My enthusiasm for this novel’s mix of human psychology and ancient mythology is more than evident, I’m certain, and part of it comes from a knowledge of and instinct for the deep resonances embedded in its text. Without those many have found this a slight, even confusing tale which leaves them cold. But the more I consider The Snow Spider the more I warm to it.

Oh, and it made me cry. For all the right reasons.


* I’m also reminded of Charlotte Brontë’s line of poetry which described her sisters and brother creating their imaginary worlds, “We wove a web in childhood” — itself perhaps an inspiration for E B White’s novel Charlotte’s Web?

Another review for Wyrd and Wonder

10 thoughts on “A wondrous web

    1. Thanks, Nick, and I’ll reiterate how grateful I am that you proposed this dialogue as a way to more fully appreciate Nimmo’s work. I find that the more that I read, the more I tend to read into texts, yet I couldn’t believe how long it took me to spot that the Childe Rowland tale was the reason why this novel at first seemed so familiar. Now it’s on to the rest of the trilogy for me!

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  1. This book has been with me for a long time and it remains still. You are able to see so many potential connections to myths, folk lore and more. I don’t have that capacity but I don’t feel I lost anything from the experience: the book always carried a mythic element. For me it was that and the Welshness which gripped me, alongside the stark combination of ancient tales and modern day family crises. I cried too!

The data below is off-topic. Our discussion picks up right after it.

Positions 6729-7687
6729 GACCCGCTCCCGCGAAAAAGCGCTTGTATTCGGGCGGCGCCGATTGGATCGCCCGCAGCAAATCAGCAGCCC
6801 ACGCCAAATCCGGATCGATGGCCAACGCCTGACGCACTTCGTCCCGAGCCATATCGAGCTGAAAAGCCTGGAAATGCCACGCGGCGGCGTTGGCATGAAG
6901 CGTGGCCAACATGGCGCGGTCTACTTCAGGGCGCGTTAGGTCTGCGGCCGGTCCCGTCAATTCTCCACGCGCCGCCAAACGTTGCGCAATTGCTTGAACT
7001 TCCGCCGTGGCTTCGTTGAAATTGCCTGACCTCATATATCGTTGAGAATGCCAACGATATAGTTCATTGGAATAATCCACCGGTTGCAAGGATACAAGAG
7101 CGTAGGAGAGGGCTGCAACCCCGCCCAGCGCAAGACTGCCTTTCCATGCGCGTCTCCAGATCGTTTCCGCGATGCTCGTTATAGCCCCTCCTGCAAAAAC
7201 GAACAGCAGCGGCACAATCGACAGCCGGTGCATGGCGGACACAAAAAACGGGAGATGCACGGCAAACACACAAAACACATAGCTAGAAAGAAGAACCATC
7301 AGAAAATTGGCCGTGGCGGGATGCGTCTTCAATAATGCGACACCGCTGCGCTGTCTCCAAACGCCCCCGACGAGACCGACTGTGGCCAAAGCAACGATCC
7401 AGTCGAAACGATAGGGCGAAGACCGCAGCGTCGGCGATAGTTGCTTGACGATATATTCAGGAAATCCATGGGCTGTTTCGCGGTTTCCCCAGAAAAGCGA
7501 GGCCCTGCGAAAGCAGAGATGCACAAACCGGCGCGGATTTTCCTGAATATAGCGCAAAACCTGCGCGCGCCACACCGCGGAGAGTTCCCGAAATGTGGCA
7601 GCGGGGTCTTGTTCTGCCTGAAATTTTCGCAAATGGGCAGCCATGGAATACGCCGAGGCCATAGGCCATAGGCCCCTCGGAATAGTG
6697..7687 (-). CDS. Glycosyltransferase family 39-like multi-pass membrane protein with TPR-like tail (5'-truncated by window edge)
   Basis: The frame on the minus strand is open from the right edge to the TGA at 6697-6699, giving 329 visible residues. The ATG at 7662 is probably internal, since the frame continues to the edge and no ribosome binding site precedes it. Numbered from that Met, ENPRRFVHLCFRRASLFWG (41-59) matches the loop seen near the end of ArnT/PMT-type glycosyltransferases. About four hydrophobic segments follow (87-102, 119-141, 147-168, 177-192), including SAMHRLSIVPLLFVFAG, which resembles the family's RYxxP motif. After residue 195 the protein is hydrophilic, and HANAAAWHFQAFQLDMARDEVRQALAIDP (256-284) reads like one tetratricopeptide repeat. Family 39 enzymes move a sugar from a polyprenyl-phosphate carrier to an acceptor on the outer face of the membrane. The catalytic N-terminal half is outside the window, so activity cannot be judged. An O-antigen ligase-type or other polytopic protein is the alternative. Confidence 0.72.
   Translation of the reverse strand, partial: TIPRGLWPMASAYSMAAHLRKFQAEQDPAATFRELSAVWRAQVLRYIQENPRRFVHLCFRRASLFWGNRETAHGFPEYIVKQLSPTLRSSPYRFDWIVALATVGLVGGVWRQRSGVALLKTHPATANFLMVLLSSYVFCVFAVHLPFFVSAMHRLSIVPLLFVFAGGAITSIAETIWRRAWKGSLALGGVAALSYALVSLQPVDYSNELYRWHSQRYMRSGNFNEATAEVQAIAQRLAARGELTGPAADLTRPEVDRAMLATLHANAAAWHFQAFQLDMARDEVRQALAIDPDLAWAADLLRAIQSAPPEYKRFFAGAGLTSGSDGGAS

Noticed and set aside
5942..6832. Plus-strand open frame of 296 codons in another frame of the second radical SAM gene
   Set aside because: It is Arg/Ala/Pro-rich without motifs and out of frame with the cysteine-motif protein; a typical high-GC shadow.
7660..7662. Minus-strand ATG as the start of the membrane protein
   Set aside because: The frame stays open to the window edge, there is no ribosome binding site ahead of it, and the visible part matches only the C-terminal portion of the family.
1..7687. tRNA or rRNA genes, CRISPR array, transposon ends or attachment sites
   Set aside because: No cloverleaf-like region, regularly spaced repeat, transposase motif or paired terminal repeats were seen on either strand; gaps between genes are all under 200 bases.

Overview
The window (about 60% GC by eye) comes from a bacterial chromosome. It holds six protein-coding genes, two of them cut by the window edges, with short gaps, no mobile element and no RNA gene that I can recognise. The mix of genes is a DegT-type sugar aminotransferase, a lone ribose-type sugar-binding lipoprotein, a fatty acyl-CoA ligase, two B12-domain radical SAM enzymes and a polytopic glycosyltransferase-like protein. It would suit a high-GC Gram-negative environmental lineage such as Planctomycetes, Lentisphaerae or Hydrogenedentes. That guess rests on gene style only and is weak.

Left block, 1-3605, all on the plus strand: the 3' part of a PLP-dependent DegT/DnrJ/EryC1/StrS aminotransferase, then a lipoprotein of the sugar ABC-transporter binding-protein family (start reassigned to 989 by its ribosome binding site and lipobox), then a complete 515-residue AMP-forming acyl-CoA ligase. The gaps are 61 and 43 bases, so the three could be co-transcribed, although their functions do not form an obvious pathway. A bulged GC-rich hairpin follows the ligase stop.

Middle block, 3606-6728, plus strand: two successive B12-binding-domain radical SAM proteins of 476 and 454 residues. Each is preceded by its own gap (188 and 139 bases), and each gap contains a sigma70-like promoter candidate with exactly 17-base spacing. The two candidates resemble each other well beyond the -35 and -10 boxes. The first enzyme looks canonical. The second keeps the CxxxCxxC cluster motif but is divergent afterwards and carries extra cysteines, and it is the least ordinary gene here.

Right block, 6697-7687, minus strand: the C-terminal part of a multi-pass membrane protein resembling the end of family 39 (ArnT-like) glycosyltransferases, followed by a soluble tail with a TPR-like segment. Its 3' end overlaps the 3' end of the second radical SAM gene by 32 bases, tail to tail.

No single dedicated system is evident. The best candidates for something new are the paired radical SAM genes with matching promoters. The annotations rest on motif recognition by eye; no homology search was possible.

I wonder what you will make of the remaining books, Chris. I shall say nothing!

    Liked by 1 person

    1. I have the one-volume trilogy so expect more emotional ups and downs, Sandra! I take heart from the author’s description of Nick and my conversations as a “perceptive and interesting discussion”, enough to push me on to the remaining titles — and then maybe the Charlie Bone series?

      Liked by 1 person

      1. Yes, she was very complimentary without coming down either way! As with artists and composers, I often wonder when others dig deep into the whys and wherefores of a piece, how much they unearth was consciously in the creator’s mind at that time. Thinking of your perceptive connections re The Snow Spider I wonder if those points of connections can be made unconsciously by an attuned writer – tapping into the collective unconscious I suppose. That image appeals to me more than that of a writer putting together all the disparate pieces with intent, although of course that must be what crime writers do all the time! No doubt the true experience is somewhere in between those extremes 🙂